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f22 Group
Women photographers at the AOP

ABOUT     

The AOP f22 group was first created in the 1980’s and then re-formed in 2019.  This was due to demand and recognition that inequality within the photographic industry was not being addressed as it should.

It is telling that currently 18% of AOP Accredited Photographer members are female, compared to 75% of AOP Student members.  f22 aims to lobby for change to address the current imbalance of the number of female & non-binary commercial photographers, as part of an on-going need for further gender equality across society.

Through regular meet-ups, exhibitions and workshops we provide a dedicated platform offering the best business practice support.   Together we continue to explore ways in which to grow the visibility of women & non-binary commercial photographers at all levels.  

FORUM

The f22 forum was created as a space to discuss matters of photography and women in photography.   If you would like to join f22’s growing supportive community please register here.

#womensupportingwomen #thefstartshere

 

WORKING GROUP

Group Coordinator - Wendy Carrig | Accredited Photographer

Events Coordinator : Kate Abbey | Accredited Photographer

Exhibition Coordinator & Editor of the f22 Annual : Sarah Hogan | Accredited Photographer

External Communications, liaising with other womens photography groups :  Tabatha Fireman | Accredited Photographer

Marketing Coordinator including management of the @f22aop Instagram :  Liz McBurney | Accredited Photographer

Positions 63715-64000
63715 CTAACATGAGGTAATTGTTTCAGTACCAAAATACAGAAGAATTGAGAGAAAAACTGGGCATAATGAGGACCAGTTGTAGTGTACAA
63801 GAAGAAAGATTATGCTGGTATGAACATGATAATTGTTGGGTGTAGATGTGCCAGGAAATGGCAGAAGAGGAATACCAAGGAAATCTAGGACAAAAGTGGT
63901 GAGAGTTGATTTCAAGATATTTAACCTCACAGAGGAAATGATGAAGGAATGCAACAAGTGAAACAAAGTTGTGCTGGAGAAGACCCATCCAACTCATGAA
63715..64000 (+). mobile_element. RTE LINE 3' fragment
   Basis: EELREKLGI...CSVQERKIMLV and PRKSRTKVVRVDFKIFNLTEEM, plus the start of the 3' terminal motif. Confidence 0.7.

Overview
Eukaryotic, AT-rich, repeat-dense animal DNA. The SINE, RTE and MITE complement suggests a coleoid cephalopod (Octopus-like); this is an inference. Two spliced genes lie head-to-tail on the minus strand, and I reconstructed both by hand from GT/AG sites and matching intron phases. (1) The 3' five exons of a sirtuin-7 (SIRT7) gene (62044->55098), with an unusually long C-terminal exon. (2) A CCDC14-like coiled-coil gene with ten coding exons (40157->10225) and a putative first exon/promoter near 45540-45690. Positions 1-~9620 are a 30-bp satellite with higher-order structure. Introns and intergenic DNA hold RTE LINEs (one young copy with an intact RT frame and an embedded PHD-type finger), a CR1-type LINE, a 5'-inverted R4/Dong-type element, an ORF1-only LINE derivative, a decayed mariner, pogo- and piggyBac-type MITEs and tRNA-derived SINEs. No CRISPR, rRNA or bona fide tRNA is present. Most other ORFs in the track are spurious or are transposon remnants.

ADVISORY GROUP

Jayne Jackson | Accredited Photographer

Keeley Bentley | Access Photographer

Lauren Winsor | Accredited Photographer

Leah Band | Access Photographer

Sonia Levesque | Access Photographer

 

#HERSTORIES

A collection of interviews by AOP photographer Kate Abbey with prominent Women Photographers with the aim of increasing Women’s visibility in this field.  The #herstories are also a means of championing the outstanding work and achievements of  Women Photographers,  and creating a legacy for future generations to aspire to.

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                                                                                                                                                        Images © Rhiannon Adam

Click here to see #herstory interviews with Rhiannon Adam, Jillian Edelstein, Alys Tomlinson, Julia Fullerton-Batten, Laura Pannack, Sandra Lousada and more.

 Click here to read about the role of women in the early days of the AOP by Jannet Ibbotson, a previous Managing Director of the Association, and one of the original ‘AFAEP Girls’.


Follow f22 on Instagram @f22aop     #thefstartshere

Sign up to any type of AOP Membership to join the f22 forum. There is a link to request joining the f22 forum just below...

 

PHOTOGRAPHY EXHIBITIONS

f22   Self-portrait  

3 March - 31 March 2021

Curated by Jaki Jo Hannan from adam&eveDDB, and founder of Equal Lens. 

Exhibiting Photographers:  Kate Abbey, Olivia Beasley, Wendy Carrig, Eleanor Church, Clare Park, Sophie Ebrard, Tabatha Fireman,  Aoife Herrity, Liz McBurney, Anne-Marie Michel, Patricia Niven, Kristy Noble, Zula Rabikowska,  Tais Sirote,  Claire Watts, Karen Yeomans

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Image © Kate Abbey


f22   The Space Between

10 -23 September 2020

Exhibiting Photographers:  Kate Abbey, Liz Artindale, Olivia Beasley, Keeley Bentley, Anita Berkhane, Wendy Carrig, Heidi Coppock-Beard, Allie Crewe, Sophie Ebrard, Emma Freeman, Kristy Gosling, Louise Hagger, Nancy Harbord, Teresa Hayhurst, Sarah Hogan, Marta Kochanek, Jo Lauren, Gabrielle Motola, Patricia Niven, Clare Park, Kate Peters, Nassima Rothacker, Nyla Sammons, Carol Sharp, Gerhilde Skoberne, Laura Stevens, Marianne Van Loo and Karen Yeomans.